Video Encoders

HEVC (H.265) vs. AVC (H.264) - What’s the Difference?

This post talks about the differences in H.265 and H.264 video compression. It's part of our series on video encoders.

We’ve all been there. We’ve been watching an online video, movie, or a sporting event when the screen suddenly freezes up, or the quality is not what it previously was. No matter what you’re watching, this abrupt loss of quality is incredibly frustrating.

Recent technology known as H.265 (also called HEVC - High Efficiency Video Coding) has emerged to combat this issue. In this post, we compare H.265 to its predecessor, H.264, and explore what H.265 means for your live broadcasts.

HEVC-AVC side-by-side comparison

H.264 - An Introduction

H.264 (also called AVC - Advanced Video Coding) is an industry standard for video compression that allows for the recording, compression, and distribution of digital video content.

It works by processing frames of video using a block-oriented, motion-compensation-based video compression standard. Those units are called macroblocks. Macroblocks (see image below) typically consist of 16x16 pixel samples, that can be subdivided into transform blocks, and may be further subdivided into what are known as prediction blocks.

While that may sound confusing, here’s what you need to know: the H.264 algorithm can substantially lower bit rates better than previous standards and is widely used by streaming internet sources, such as videos from Vimeo, YouTube, iTunes, and more.

How is H.265 Different?

H.265 is more advanced than H.264 in several ways. The main difference is that HEVC allows for further reduced file size, and therefore reduced required bandwidth, of your live video streams.

Unlike H.264 macroblocks, H.265 processes information in what’s called Coding Tree Units (CTUs). Whereas macroblocks can span 4x4 to 16x16 block sizes, CTUs can process as many as 64x64 blocks, giving it the ability to compress information more efficiently.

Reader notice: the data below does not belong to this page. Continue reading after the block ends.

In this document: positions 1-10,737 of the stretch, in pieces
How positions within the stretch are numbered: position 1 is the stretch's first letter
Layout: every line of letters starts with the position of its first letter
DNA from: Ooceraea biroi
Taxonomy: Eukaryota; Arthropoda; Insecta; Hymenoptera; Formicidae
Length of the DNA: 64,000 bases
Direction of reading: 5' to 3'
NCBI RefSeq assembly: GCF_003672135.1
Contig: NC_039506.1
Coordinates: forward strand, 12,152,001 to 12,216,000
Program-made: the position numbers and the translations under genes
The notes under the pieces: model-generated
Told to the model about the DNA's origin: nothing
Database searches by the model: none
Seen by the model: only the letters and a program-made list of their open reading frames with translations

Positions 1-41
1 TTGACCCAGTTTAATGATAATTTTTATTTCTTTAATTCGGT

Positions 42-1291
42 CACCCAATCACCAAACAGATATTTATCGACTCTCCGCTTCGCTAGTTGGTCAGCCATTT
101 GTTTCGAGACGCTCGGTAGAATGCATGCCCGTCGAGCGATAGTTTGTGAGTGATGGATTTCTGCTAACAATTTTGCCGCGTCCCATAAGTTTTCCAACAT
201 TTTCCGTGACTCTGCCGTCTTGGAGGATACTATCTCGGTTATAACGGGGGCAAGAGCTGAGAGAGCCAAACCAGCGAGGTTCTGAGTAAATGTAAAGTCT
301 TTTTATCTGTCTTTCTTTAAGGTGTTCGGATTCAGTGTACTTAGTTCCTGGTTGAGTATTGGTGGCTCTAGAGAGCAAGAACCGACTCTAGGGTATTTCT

If you want to learn more about HEVC's impact, check out this post:

HEVC's Impact on Live Streaming

In addition to the larger CTU sizes, HEVC also has better motion compensation and spatial prediction than AVC does. This means that HEVC requires more advanced hardware, such as the BoxCaster Pro, to be able to compress the data. Fortunately, however, it also means that viewers with H.265 compatible devices will require less bandwidth and processing power to decompress that data and watch a high quality stream. This also enables the streaming of 4K video over common network speeds.

4K Resolution.png


Because H.265 compresses your data so much more efficiently, using it as your video compression tool will drop your bandwidth and storage requirements by roughly 50%. The table below compares the recommended bandwidth for H.264 vs. H.265 encoding. 


H.264 vs H.265 Streaming Guidelines



Final Thoughts + Further Reading

Where Does BoxCast Come In?

BoxCast has been following the movement in the industry closely and constantly strives to be at the forefront of any changes. With our release of the BoxCaster Pro, we allow broadcasters to incorporate HEVC compression on their streams that are capable of up to 4K! And in staying true to our belief that every event that is watched live should be streamed live, we’re making this affordable to our customers.

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